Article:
5 Japanese Healthcare Startups Worth Noting

Every year, the medical industry gathers to participate in a global conference called Health 2.0. The purpose of the conference is to introduce the global medical community to the newest technology inventions that will improve patient care. At the most recent conference held in Tokyo, five Japanese healthcare startups received honors for their most recent innovations:

Clintal

Many people who desperately need medical attention avoid it because they are dissatisfied with the prior healthcare services they received, including the doctors’ treatment plans and diagnoses. Clintal aims to solve this problem by offering Japanese residents the option to search for a skilled doctor based on the disease for which they need treatment and their ability to access that physician. Currently, the platform has 500 doctors onboard, and it is working to list the top three percent of the 250,000 doctors providing healthcare in Japan by the end of 2016.

Symax

Symax is making waves in Japanese healthcare with their toilet sensor that can analyze urine on a daily basis. As it processes the urine, it is able to detect diseases such as gout and diabetes with 99% accuracy, and then it displays the results on a mobile app. The hope is that with the sensors in place, chronic diseases will be diagnosed in the early stages, when they are still treatable. The company wants to help healthcare delivery in Japan by providing sensors to both residential and commercial consumers, such as nursing homes or employers looking to track their employees’ health.

Exiii

Three-dimensional printing is a new healthcare technology that is making its way to Japan thanks to a company called Exiii. They have developed a way to print a myoelectric arm/hand aptly named Handiii. While artificial arms are available today, they are very expensive (about 1.5 million yen or approximately 13,000 USD at the time this article was written) and cannot be personalized. Exiii hopes to improve the Japanese healthcare options by offering a customizable limb that only costs 30,000 yen to produce (a retail price has yet to be established). Users will be able to select from several colors and textures—such as bronze, black and textured grey—as well as add on a built-in watch. They will also be able to choose which functions they want the hand to complete in order to give the patient an artificial arm that fits their exact needs.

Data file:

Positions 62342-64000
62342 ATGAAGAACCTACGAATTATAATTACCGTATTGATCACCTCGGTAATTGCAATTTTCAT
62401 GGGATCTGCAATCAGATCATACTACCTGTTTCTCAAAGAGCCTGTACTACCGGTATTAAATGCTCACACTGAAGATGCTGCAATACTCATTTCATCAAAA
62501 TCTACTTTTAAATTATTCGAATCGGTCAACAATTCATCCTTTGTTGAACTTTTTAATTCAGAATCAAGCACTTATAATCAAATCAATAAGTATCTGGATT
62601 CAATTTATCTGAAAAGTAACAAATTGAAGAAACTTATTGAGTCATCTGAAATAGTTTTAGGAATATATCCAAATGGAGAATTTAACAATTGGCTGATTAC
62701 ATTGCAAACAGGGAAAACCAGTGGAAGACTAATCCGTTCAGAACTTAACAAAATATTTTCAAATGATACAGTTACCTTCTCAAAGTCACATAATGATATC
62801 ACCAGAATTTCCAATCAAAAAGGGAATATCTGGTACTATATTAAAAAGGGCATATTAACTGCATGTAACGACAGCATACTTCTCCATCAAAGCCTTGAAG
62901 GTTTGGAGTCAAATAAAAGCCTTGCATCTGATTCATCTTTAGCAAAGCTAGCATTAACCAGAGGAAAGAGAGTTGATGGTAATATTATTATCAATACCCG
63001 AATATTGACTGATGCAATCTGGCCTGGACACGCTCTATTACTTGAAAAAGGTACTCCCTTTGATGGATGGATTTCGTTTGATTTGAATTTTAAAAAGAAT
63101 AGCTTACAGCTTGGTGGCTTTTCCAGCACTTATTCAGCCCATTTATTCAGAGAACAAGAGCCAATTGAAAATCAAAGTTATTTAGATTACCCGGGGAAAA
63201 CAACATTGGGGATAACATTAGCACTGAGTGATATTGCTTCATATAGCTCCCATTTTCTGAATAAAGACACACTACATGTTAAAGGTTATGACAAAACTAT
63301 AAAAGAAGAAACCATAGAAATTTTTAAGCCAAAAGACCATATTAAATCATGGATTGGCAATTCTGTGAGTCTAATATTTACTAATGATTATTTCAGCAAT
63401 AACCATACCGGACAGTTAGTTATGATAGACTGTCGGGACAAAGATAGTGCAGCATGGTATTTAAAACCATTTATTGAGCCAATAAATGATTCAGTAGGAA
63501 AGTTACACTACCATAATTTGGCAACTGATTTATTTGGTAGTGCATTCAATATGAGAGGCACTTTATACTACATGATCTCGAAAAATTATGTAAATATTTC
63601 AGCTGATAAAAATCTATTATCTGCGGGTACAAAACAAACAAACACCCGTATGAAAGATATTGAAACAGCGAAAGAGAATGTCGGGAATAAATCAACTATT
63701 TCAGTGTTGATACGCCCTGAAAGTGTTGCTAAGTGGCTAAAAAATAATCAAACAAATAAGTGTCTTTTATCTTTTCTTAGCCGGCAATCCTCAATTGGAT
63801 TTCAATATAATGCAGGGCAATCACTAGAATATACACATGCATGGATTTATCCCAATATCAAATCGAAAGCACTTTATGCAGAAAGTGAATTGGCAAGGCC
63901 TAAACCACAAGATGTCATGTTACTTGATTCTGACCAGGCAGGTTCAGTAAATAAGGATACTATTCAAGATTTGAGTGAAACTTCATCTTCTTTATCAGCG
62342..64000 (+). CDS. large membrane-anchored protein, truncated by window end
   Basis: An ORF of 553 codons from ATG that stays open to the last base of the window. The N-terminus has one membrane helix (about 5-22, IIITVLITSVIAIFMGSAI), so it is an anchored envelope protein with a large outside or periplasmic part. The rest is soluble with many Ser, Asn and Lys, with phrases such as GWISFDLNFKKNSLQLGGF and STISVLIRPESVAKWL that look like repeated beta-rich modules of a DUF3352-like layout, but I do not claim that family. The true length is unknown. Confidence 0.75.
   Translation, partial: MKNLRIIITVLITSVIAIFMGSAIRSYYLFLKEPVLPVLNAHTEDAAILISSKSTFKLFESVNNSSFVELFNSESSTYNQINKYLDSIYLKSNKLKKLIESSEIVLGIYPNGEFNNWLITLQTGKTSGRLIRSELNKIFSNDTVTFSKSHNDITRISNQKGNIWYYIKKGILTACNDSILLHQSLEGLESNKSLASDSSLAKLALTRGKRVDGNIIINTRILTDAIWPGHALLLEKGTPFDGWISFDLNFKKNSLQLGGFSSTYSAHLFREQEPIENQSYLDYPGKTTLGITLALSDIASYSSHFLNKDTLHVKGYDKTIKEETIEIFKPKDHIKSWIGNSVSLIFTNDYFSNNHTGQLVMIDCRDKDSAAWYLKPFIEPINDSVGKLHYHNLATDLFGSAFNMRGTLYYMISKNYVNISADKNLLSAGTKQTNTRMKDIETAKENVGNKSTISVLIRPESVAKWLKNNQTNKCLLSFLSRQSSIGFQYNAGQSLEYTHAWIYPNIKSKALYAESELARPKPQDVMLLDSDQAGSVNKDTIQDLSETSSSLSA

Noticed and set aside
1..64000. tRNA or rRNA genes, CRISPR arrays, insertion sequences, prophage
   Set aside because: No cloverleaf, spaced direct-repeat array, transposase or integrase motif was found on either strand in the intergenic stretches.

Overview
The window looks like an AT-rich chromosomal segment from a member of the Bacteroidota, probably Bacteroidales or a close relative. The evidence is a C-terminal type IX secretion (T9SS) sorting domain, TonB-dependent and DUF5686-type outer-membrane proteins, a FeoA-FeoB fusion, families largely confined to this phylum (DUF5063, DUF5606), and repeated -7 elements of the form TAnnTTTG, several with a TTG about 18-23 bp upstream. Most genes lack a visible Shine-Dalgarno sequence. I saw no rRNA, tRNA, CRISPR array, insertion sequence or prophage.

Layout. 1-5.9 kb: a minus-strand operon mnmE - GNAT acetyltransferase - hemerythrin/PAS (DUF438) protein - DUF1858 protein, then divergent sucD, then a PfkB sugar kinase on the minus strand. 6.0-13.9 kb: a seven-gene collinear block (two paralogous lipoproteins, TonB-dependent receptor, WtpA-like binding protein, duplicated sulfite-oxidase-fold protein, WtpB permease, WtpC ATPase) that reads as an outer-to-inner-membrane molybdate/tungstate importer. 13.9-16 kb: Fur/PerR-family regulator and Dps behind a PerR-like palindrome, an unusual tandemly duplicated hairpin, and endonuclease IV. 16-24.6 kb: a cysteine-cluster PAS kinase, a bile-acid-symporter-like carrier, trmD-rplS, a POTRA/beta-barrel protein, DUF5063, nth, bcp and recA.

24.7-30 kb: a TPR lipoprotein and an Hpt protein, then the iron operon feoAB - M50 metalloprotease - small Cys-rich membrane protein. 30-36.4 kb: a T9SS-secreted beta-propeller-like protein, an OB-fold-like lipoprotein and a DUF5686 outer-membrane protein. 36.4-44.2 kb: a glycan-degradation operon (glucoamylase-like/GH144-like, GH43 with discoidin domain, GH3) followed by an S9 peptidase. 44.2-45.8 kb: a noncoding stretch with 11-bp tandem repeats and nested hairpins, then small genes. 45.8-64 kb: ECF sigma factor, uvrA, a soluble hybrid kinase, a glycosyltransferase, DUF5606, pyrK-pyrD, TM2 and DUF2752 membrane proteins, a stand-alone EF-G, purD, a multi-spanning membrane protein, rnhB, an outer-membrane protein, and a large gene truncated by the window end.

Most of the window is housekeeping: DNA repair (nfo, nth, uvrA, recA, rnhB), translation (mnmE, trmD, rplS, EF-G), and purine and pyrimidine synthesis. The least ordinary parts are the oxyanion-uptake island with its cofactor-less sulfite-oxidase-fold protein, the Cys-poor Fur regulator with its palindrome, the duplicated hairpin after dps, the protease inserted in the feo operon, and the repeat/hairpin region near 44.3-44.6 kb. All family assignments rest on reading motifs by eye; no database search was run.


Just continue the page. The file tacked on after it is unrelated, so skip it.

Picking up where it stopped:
Dricos

It is believed that as many as 38% of Japanese people use supplements on a daily basis, and Dricos wants to get their share of this 1.5 trillion yen (approximately 13 billion USD at the time of writing the article) market. Their major innovation is a HealthServer that makes personalized supplement drinks according to the needs of the user. The device gathers information about the user’s health either by taking data from a wearable device or by reading the biomedical signals from the person touching the machine. The device then prepares a beverage with the nutrients that the person is lacking.

Cocololo

According to the Mayo Clinic, stress can cause many health problems, including headaches, chest pain, anxiety, irritability, fatigue, and so much more. This is becoming an issue in the Japanese healthcare market, as Cocololo believes over 70% of companies in the country have employees being affected by stress. Their solution is a smartphone application that can read a person’s level of stress simply by performing a finger scan with the phone’s camera. Once the result is shown, the app will then recommend calming music options and spa coupons based on the level of stress it detects.

 

These startups are just a glimpse into what healthcare technologies are emerging in Japan. These and other Japanese healthcare ventures could potentially benefit from partnerships with overseas investors. To learn more about joint ventures in Japan, contact Pacific Century Ventures.

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